Quote tweeting can help build a relationship with other users because you’re sharing their information with your entire audience while adding your own value.
10. Make It Private & Keep It Private
One of the most popular reasons people use Twitter is for customer service, but not every answer/complaint needs to be resolved on the timeline.
Imagine a 20+ tweet thread with bickering and confusion. This isn’t going to help your brand image very much.
On the timeline is good for initial content, but things need to go private when you start talking in detail about your customers/issues/complaints.
And once the conversation goes private, don’t go screenshotting it like a small child who got their feeling hurt. What happens behind closed doors stays behind closed doors.
Nobody wants to work with someone who may dog-pile them with their angry audience in the future.
P.S. This goes for “blocks” too. No one cares.
11. Followers Ain’t Everything
Back in the day, follower count was really all you had to rely on. You didn’t have access to all the analytics that you have today.
With these changes, what’s most important now is engagement growth, customer response time, and lead generation.
Start thinking about what you hope to accomplish outside of Twitter.
12. Watch This
If you’re going to be spending all this time creating content for Twitter, you should definitely think about improving your visual game.
Tweets with images and videos are engaged with more than plan old textual tweets.
In fact, 82% of Twitter users watch video content. Plus, according to Twitter, videos drive 2.5x replies, 2.8x retweets, and 1.9x likes compared to embedding videos from third-party platforms.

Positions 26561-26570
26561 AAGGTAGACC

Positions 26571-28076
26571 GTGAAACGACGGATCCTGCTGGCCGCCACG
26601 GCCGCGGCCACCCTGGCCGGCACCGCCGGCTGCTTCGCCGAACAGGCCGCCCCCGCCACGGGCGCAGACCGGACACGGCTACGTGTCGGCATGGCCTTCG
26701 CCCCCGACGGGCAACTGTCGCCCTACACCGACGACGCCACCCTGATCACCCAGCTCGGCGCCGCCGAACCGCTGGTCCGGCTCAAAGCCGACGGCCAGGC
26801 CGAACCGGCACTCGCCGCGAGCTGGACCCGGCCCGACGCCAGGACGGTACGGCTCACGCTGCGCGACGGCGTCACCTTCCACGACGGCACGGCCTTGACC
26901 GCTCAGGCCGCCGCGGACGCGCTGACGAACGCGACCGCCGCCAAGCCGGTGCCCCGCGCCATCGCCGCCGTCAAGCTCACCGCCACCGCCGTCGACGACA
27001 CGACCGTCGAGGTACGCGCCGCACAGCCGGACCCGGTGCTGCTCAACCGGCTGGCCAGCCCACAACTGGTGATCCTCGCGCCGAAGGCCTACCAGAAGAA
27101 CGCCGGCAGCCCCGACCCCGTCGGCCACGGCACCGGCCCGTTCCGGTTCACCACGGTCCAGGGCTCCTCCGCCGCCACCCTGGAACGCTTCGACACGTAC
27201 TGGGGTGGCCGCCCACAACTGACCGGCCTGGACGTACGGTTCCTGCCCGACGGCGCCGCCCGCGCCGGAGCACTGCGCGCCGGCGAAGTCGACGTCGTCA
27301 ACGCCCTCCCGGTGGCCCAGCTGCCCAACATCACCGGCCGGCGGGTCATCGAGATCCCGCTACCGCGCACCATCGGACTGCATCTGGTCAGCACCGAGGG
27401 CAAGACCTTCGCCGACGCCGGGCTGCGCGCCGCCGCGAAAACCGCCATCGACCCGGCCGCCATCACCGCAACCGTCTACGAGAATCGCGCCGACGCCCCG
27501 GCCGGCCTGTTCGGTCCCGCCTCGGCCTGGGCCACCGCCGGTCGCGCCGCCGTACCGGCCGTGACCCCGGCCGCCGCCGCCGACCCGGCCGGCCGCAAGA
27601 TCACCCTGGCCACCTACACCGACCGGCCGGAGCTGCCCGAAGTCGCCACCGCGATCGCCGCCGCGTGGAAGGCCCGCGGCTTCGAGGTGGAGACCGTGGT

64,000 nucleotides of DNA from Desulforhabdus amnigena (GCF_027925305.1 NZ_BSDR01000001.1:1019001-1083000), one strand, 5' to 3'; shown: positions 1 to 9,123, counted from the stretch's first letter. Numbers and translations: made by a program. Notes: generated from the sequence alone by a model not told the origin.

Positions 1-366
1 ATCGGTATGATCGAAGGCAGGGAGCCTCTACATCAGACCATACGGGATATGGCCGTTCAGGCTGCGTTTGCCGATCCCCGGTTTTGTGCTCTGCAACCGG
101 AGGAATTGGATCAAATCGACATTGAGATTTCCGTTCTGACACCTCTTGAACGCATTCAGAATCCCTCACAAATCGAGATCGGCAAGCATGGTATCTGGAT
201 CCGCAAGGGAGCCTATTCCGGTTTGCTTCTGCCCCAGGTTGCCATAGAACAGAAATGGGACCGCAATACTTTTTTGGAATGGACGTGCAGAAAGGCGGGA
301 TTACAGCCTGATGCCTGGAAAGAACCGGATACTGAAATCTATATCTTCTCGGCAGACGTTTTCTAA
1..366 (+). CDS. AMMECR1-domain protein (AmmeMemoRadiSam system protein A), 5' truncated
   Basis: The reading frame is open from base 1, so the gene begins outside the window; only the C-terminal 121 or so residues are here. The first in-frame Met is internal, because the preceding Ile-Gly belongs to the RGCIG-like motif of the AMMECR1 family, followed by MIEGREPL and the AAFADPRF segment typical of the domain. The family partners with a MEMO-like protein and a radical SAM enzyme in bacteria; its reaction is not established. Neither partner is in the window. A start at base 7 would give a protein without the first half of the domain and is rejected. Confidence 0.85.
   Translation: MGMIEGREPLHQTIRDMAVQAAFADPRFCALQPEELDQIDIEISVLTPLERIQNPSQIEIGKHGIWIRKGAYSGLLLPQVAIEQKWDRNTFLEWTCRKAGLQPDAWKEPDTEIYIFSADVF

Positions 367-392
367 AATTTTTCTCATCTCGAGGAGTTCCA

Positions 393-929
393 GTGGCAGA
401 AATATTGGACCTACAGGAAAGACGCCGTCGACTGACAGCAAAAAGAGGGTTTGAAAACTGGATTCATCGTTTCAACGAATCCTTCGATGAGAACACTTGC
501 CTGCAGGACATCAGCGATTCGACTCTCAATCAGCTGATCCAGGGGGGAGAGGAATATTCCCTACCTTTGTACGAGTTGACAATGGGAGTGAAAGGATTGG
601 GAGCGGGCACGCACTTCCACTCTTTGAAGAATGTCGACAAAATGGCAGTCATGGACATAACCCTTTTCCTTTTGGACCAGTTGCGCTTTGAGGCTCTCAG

13. Uhh, I’m Talking To You?
A pet peeve of nearly everyone on any type of social media is when brands/other people ignore them. In fact, 15% of people will unfollow if they don’t receive a reply.
It’s understandable to not reply to everyone if you have hundreds or thousands of incoming tweets every day, but you need to prioritize replies to mentions from customers, media outlets, and high-notoriety tweets.
14. This Is A Forever Thing
How many articles have you read in the past 2 years about people’s past tweets being dug up?
The easiest way to avoid this situation is to assume that everyone is going to see your tweet, many people will screenshot it, and it will last forever (even after deleted).
15. Link + Link + Link In Bio
Do you have more than one link that needs to be shared with your audience?
Maybe you have a shop or you’re trying to grow your YouTube channel. Whatever it is, remember that you have your bio for extra support.
Once you have 4 or more relevant links, you can create a landing page with all your information or use a platform like Linktree.
16. Kick The Trolls; Don’t Feed Them
Twitter is full of angry little tweeters who will try to bait and attack your brand for no reason at all. They just want your attention (see #6).
This should be common knowledge by now, but sometimes people just can’t resist.
You can choose to mute non-followers in your settings or just choose to ignore their insults.
17. Support, Not Spam
You don’t want to be known as the brand that spams every individual user that follows you.
The self-promotional DMs sent by bots telling people to buy your product is a great example. If you’re going to have a bot do your dirty work, at least offer them some value first.
Granted even a “value-packed” DM will be ignored or lead the stranger to unfollow you. Think strategically.
Growth on Twitter takes time, and in the beginning, gaining your first few hundred followers is going to be a pain. Using the tips in this article can help you speed up the process and turn an active challenge into passive know-how.
At the end of the day, the only thing that will lead to your continued success is a strong community, a solid content lineup, and endless value.